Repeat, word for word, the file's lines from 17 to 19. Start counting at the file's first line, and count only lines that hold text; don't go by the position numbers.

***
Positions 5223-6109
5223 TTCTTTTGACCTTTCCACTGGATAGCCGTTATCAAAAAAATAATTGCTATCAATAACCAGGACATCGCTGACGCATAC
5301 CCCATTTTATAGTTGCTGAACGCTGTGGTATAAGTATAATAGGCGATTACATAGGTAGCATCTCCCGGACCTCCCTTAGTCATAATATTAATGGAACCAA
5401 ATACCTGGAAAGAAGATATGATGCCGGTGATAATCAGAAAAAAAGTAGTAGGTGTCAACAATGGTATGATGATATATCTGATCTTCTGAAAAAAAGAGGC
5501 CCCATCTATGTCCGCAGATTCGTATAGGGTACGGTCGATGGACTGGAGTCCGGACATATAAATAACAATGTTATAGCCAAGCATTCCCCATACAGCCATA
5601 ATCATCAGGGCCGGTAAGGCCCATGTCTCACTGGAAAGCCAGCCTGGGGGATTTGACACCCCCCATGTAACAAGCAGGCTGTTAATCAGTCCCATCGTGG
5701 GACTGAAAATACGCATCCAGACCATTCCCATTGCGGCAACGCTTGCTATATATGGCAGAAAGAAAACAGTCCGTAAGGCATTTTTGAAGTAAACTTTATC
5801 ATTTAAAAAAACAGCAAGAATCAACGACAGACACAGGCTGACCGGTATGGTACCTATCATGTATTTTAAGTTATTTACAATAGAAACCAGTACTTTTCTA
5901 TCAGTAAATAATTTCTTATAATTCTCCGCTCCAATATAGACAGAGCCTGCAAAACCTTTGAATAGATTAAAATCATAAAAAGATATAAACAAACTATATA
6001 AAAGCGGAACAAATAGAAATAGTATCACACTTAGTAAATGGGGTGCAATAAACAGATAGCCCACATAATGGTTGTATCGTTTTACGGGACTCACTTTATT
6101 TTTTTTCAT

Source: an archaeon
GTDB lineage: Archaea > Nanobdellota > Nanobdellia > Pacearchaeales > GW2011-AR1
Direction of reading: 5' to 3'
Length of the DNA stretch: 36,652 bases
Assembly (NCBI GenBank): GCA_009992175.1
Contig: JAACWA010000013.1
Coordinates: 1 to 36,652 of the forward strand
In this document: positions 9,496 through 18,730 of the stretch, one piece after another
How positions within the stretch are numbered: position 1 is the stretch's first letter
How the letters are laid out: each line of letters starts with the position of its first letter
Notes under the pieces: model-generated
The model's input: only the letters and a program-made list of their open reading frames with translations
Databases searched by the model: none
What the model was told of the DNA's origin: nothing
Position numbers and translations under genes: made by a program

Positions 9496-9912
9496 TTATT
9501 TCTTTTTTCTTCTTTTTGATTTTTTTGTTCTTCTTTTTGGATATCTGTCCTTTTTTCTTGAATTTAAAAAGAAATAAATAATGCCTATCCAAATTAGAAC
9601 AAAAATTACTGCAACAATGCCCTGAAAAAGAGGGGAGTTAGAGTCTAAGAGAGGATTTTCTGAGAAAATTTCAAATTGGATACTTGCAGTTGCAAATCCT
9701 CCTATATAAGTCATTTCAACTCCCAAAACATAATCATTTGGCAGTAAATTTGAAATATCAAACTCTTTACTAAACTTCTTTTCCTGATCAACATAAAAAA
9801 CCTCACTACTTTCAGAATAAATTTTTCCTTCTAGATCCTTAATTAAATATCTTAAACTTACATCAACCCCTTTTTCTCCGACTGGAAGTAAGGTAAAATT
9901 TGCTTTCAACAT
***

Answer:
Contig: JAACWA010000013.1
Coordinates: 1 to 36,652 of the forward strand
In this document: positions 9,496 through 18,730 of the stretch, one piece after another